3 ( 884 ) anti I) bj' IlImLllb of a Iiqllid-a,it' (uàygcll) :-.ephm,fut' to f>neh all exlcllf, that, when passed througlt tllc hydl'ugell lillllefiel' it gave a llnantity of liquid hydl'ogen (although- eompamtively ) befot'e thë liquefier became choked, and this liquid, by vapol'isation, gave p11l'e hydl'o~'ell, W),~~~~?tlfe hydl'ogen liq liefier had again been pnt jjl a wol'kable condit~ójf;" the operations were l'epeated with a new Cjuantify of gas which had. nndergone pl'eliminaq )Jllrificatioll in the liqlliçl-ail' separator, and the various yields of put'e hydrogen thns obtained were carefully collected and united, until the l'equired quantity was anlilable. This method of op ei ating was l'athel' tl'oublesome, and when on('e I was in possession of a sllfticient quantity of pure hydrogen to keep the cycle in continuous action it wab an obvious advantage to avail myself of this cycle fol' the pul'ification o( commercial hydl:ogen. In Suppl. N. 19 tbe communieation was al ready made thai an appal'atus was being collstl'llcted, in which the plll'ification of the hydrogen was etfected by means of its 1itluefaction, while ë.1.l1othet, appal'atus had already been constructed in which the impurities were frozen out of the gaseolls hydl'ogen to be pul'ified, by means of the pme Jiql1id hydl'ogen of the cycle. ' The suitability of the Jatter apparatus has been pl'oved by long nse; it is l'epl'esenteel in PI. I anel a elescl'iption of it is hel'e given, The chief pol'tion of tbe appal'atus is the spi ral (l3' ijl the lower end of w hich the liq!lid hydrogen is vaporiseel; ii is pjaceel in a vacuull1vessel b, which is e10sed by means of a cap p. The hydrogen which is to be purifieel fjows tlll'ough tlje tube C 3, between the vacuull1 g'lass b, anel the cy lindel' dl, allel along the cooleel spira1 in the opposite elireëtion to that in whieh the gaseons hydrogen f10ws away, whirh is formed by vaporisation il1side the spil'al. By this means the air containeel iu the hydl'ogen is depositeel on the windings of the spiral. Tbe purified hydrogen escapes through the papel' cylinelel' d, the copper tubes dj anel d äj allà th~ l'egenerator d, 4 The Jiquid hydl'ogen is snpplied thl'ough ((1' anel the insulated l!lbe (lla 2, to the Jower end of the vaporising spiral (l3' To ascel'tain how much hquiel hydl'ogen must be supplied, the temperature of tbe purified gas as it enters the eylinder dl is determined by means l) 'l'he air sepal'alor usually \Vorks at a pressul'e of 60 atm. aud with a velocity. of 2 M.,I pel' hout'; the impm'ities remaining do not Lhen amount to more than l/4 ',/, and the quantily of liquid ait' used is about 2 litre'l pel' hout', In Comm, H4 the value 1/ was given: to rcnch this value, howel'el', the velo city must be much smallet', in order that none of' the liquid thal separates out should be carl'ïed alon~ with the current, I, - 3 -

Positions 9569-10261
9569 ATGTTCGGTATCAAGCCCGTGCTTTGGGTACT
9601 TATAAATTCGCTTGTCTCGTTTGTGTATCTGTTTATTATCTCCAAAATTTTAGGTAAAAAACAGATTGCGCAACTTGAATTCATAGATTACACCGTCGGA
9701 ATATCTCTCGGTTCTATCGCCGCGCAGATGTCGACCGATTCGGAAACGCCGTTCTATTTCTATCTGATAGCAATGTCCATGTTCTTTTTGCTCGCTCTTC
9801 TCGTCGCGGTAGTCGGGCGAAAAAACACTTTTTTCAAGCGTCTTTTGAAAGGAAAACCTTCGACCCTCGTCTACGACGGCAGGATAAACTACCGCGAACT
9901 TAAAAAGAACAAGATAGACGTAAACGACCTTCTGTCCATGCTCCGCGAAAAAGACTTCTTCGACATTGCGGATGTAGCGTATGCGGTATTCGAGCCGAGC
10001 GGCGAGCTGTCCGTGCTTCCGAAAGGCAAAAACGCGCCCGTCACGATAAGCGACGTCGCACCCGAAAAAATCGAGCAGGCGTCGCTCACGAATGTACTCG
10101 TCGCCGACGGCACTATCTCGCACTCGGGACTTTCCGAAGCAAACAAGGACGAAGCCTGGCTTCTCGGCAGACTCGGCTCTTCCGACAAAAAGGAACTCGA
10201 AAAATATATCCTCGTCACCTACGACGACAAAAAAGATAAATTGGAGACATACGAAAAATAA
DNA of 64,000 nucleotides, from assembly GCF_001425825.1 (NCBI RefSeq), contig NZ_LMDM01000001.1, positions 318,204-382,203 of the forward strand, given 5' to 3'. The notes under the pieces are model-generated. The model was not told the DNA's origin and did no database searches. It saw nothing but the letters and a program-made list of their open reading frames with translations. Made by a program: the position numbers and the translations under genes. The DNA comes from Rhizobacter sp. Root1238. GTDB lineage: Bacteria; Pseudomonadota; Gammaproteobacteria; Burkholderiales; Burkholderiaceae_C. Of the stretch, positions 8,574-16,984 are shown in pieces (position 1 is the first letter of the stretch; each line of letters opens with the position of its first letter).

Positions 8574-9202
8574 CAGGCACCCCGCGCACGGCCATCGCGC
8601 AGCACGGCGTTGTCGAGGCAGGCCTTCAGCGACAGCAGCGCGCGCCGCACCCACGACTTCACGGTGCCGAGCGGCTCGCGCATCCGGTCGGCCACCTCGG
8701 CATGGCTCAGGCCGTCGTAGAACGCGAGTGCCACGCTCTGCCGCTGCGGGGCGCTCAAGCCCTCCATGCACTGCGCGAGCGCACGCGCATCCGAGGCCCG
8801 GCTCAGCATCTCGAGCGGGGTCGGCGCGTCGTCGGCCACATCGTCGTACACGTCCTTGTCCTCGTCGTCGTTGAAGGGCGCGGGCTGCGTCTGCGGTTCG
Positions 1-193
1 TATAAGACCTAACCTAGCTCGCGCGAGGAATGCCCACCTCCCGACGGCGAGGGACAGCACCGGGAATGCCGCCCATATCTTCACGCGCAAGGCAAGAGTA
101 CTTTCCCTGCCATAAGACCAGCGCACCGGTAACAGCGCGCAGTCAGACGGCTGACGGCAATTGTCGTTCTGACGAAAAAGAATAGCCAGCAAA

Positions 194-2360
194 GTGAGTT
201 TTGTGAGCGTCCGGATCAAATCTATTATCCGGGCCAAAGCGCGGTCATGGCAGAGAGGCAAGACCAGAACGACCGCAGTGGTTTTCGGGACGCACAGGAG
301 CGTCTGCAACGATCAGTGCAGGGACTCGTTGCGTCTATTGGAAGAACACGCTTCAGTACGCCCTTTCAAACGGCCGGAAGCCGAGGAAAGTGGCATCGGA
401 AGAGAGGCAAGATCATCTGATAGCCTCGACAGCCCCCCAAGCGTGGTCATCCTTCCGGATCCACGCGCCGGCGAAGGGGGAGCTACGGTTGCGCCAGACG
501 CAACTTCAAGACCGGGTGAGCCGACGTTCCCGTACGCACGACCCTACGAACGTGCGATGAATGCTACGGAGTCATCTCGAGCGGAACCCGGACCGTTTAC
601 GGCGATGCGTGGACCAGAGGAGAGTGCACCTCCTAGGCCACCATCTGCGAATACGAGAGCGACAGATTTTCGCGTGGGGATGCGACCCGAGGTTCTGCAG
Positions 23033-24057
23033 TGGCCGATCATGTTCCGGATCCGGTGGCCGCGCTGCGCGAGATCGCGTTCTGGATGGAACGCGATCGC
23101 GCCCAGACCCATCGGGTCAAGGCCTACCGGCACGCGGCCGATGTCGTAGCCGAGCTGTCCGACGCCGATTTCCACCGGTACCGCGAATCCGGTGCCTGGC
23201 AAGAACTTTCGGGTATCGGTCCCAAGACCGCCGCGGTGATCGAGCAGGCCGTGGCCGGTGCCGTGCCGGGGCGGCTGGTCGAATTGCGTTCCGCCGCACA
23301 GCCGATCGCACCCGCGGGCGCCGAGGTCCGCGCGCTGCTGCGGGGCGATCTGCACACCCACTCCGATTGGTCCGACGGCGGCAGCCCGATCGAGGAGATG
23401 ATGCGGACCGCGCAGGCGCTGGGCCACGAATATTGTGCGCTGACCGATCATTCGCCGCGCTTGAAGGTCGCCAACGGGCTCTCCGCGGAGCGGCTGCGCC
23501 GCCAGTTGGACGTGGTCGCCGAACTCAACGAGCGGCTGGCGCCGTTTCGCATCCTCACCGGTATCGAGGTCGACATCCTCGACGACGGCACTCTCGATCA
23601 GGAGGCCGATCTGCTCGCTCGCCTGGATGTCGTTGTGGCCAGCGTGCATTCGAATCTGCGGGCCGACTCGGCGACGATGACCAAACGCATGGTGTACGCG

4 H, KAlVIERLINGH ONNES. "Methads and apparatus used in the cl'yogenic laboratol'y. XV. An apparatus for the pu1'i:fication of gaseous hydl'ogen hy means of liquid hydl'ogen " Pl'occcdings Royal Acad. Am~lcrdam. Vol. XI